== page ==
Mr. Stewart shows how minimalist an interpretation of the CAFC ruling he’s seeking when he says that the Bilski method would be patentable if there was an “interactive website in which people — parties and counterparties could essentially find each other by the computer and could agree to terms“.
To this, Roberts replies: “No, no. That’s just saying instead of looking at the — in the Yellow Pages, you look on the computer; and that makes all the difference to you? [...] that involves the most tangential and insignificant use of a machine. And yet you say that might be enough to take something from patentability to not patentable. [...] If you develop a process that says look to the historical averages of oil consumption over a certain period and divide it by 2, that process would not be patentable. But if you say use a calculator, then it — then it is?”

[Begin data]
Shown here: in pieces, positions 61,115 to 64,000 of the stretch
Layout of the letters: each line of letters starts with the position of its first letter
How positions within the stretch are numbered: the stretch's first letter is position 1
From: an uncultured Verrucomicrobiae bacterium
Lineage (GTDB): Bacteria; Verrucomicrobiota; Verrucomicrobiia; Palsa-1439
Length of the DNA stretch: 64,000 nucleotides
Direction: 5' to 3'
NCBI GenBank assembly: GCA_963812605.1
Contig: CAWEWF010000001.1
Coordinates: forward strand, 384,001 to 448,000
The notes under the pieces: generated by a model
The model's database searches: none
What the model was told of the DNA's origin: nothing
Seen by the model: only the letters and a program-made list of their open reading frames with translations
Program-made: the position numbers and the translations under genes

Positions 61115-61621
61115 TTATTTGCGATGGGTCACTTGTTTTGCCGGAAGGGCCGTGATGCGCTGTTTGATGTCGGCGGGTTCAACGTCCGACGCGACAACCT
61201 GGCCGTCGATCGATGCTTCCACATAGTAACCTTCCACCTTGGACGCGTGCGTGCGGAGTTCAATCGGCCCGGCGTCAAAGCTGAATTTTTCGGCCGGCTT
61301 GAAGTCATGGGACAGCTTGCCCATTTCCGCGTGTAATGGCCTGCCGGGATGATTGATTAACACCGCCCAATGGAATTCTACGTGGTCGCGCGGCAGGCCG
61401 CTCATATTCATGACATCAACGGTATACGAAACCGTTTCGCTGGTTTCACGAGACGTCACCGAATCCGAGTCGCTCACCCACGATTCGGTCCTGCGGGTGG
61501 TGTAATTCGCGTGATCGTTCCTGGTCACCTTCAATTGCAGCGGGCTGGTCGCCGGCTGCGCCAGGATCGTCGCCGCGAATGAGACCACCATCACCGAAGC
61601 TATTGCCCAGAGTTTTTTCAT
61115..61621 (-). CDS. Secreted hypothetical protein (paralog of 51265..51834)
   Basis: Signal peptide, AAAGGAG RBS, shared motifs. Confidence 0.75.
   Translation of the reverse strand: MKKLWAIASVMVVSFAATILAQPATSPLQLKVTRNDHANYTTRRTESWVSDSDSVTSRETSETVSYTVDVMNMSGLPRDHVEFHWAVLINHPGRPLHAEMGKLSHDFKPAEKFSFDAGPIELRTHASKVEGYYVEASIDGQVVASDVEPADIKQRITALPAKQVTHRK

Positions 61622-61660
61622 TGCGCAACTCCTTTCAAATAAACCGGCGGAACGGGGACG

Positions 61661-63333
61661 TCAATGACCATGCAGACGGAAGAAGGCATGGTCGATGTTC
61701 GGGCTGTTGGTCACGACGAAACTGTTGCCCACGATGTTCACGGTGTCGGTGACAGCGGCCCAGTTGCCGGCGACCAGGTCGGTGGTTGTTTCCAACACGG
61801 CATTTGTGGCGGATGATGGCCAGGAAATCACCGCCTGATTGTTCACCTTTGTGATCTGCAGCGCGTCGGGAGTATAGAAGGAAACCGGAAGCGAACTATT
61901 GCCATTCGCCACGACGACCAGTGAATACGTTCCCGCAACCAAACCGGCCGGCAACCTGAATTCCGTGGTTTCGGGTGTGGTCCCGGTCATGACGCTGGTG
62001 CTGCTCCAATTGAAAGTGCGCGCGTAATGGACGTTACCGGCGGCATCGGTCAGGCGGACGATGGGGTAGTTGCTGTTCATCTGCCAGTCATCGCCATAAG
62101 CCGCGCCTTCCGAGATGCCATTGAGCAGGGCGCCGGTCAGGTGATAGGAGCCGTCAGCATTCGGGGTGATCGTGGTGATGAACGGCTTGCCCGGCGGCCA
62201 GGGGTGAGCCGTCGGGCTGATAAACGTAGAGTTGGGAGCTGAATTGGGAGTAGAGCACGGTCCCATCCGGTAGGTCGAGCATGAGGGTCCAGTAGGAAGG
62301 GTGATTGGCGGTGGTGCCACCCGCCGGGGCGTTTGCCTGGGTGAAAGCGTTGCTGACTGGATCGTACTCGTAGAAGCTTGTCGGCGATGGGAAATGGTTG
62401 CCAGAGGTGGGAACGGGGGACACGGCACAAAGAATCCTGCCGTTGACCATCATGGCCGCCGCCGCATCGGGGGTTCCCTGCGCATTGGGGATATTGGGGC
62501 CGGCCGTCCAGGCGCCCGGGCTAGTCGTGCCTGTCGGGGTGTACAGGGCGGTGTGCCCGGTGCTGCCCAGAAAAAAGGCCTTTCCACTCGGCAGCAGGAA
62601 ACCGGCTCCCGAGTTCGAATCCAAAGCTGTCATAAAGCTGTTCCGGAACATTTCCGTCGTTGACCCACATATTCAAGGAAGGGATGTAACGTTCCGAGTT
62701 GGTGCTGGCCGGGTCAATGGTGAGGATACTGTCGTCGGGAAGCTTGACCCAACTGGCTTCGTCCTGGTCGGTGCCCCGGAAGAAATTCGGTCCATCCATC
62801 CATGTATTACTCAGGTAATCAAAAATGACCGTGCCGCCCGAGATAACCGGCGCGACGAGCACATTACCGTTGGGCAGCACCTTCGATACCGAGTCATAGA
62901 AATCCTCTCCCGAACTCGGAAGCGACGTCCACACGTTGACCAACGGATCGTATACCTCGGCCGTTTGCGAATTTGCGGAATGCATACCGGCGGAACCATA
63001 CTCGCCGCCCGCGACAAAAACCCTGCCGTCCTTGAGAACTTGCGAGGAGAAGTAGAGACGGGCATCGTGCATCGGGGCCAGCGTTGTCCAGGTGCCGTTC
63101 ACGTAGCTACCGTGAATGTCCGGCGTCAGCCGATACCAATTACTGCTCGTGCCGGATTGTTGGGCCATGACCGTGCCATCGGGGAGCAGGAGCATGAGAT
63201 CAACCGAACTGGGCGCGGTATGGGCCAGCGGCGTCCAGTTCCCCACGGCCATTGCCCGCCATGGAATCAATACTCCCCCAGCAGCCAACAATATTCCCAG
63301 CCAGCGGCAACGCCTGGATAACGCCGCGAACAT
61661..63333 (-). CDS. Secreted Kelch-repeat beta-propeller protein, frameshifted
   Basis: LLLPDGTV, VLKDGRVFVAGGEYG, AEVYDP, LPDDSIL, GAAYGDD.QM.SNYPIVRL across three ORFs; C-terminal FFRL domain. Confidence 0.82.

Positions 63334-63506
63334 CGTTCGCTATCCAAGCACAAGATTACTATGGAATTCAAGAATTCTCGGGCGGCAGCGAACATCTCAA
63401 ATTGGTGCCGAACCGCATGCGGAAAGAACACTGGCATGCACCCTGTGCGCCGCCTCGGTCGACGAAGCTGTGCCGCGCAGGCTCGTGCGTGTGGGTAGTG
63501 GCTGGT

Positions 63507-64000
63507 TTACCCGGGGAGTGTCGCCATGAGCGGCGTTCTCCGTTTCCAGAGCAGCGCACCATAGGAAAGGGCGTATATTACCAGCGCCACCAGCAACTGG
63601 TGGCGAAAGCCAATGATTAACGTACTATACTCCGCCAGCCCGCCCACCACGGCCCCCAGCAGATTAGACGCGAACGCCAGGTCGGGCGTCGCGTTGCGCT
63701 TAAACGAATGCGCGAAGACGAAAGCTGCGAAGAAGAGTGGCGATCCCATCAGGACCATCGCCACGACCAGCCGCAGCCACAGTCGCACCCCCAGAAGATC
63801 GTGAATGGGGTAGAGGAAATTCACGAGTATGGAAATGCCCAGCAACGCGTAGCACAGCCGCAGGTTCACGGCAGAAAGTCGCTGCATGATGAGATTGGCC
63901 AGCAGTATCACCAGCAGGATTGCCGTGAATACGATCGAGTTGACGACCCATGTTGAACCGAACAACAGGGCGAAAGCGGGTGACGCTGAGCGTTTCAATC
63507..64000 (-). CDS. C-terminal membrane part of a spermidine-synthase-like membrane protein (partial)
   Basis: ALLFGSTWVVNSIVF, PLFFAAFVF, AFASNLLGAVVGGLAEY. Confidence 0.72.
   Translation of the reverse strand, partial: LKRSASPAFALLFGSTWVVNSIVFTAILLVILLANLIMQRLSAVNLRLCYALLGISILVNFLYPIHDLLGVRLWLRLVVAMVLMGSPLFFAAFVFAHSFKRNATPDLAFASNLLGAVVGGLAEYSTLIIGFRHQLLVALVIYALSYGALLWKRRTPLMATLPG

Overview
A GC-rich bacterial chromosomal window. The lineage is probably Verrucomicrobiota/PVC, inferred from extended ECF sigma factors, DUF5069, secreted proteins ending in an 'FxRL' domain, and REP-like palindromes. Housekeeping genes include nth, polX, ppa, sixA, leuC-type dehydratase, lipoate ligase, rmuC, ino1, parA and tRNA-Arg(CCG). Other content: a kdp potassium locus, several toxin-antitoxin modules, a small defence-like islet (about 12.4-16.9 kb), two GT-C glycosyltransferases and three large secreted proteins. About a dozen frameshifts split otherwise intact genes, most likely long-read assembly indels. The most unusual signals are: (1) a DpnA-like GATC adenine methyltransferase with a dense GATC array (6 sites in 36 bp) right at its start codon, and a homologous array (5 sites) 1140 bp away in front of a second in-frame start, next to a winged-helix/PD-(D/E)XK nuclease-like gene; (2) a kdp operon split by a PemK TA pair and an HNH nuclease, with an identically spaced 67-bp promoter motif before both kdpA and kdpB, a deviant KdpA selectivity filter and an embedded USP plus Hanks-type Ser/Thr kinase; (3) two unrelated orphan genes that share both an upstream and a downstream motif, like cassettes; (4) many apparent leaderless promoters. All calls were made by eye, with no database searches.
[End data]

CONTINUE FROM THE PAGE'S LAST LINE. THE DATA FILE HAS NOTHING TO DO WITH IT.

Keeping my fingers crossed that the decision winds up on the side to which the Court seems to be leaning.